Holiday parties can be fun, ugly sweater parties that produce great pictures and great memories. They can be average. Or they can be so bad that dozens of people fall ill and you make national headlines! (And it could even be worse than that: thanks to Ebola, holiday parties have been banned in Sierra Leone this year!)
Start by making a welcoming entrance.
If your guests will be traveling through the cold and possibly snow, make sure there’s a place for their coats, scarves, and shoes. Protip: keeping a bottle of Smelly Shoe Spray by the door allows guests to discreetly take care of any odor that may be caused by sweat.
Make sure the food you serve is safe. Wash hands frequently when preparing it, keep raw meat and anything it touches away from prepared food. Take care of any injuries before preparing food (check out these tips for wound care). Be careful not to touch your face (you could spread germs to yourselves or others). If those last two seem obvious, note that that’s the suspected source of the disease that hospitalized dozens in Florida.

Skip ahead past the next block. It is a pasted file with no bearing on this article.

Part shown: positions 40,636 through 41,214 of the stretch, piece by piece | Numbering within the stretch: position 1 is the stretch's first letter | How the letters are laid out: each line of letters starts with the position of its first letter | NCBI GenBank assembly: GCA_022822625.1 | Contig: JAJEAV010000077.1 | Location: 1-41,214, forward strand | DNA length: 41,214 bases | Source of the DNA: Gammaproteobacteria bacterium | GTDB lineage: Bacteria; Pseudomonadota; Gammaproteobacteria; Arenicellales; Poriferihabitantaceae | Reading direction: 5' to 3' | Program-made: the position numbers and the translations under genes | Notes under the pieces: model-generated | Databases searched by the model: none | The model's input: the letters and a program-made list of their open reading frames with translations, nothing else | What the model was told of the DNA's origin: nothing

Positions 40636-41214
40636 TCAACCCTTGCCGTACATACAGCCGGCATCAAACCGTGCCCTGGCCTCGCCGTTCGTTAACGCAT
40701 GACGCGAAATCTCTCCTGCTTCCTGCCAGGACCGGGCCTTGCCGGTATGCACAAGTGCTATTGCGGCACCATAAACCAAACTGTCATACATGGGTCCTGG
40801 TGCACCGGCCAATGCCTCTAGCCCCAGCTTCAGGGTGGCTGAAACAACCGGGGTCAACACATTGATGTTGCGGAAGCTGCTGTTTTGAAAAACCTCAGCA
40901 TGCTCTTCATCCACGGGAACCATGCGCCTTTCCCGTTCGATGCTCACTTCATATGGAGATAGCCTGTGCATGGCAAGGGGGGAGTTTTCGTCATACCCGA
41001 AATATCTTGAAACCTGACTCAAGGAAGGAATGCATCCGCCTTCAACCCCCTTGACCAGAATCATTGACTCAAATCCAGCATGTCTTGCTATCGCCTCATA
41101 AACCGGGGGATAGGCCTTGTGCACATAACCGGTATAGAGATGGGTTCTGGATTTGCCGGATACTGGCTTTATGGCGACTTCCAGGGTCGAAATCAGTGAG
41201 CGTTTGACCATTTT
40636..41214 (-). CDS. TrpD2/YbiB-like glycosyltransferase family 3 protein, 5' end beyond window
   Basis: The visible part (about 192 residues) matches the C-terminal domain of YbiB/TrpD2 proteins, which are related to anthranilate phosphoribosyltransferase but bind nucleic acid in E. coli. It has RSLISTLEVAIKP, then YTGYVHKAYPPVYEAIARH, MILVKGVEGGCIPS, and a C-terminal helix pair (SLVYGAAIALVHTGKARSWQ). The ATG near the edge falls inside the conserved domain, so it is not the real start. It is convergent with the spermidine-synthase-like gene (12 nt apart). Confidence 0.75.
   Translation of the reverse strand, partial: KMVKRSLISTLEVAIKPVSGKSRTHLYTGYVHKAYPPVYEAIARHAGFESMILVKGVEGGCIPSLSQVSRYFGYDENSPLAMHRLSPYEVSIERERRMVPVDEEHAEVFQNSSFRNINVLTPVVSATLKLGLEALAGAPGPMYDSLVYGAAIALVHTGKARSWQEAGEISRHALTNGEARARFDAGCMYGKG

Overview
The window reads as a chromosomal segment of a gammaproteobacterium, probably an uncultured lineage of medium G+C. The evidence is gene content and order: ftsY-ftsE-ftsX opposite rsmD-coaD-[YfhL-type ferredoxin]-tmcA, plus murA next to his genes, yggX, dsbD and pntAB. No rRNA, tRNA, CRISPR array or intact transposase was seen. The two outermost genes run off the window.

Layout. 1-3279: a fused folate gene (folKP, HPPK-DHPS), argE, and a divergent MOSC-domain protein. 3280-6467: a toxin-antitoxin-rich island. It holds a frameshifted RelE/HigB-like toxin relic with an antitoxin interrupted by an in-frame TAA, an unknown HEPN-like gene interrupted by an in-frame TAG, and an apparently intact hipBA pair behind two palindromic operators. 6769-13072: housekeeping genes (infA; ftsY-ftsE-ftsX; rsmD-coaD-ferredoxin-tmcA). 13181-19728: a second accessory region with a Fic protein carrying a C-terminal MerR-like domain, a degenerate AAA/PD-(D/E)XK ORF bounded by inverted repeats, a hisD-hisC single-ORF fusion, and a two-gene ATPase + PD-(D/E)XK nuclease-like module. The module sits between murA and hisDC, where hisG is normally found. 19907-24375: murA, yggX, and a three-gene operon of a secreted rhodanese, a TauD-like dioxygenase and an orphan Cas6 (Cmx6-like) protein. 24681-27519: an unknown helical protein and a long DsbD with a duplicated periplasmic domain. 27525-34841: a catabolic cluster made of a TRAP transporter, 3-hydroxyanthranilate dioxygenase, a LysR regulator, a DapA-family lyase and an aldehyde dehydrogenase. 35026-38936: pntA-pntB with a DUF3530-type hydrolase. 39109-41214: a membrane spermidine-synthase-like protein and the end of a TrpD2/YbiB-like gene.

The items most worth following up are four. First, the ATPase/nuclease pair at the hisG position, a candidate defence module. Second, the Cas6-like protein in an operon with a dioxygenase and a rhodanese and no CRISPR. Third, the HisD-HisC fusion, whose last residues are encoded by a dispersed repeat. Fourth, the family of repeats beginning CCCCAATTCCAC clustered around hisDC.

Food should be refrigerated or heated, and not set out until right before it’s time to eat. That’s probably the next biggest source of holiday illness.
(Guest and not hosting? Check out yesterday’s article on supporting your digestive tract.)
Consider setting out yogurt-based palate cleansers. It’s a fashionable throw-back, and the yogurt will provide probiotics to support your guest’s good digestion. (Alternatively, try yogurt-based salad dressing, dips, etc.).
Moderate alcohol that you serve (especially when New Year’s Eve rolls around) or, offer guests a place to crash for the night. Not only are roads bad, but everyone tends to be doing the same risky things on holidays, compounding the risk. Or go fancy, and hire a van to take sloshed guests home (it’s also a way to schedule an end to your party!).
What are your holiday plans?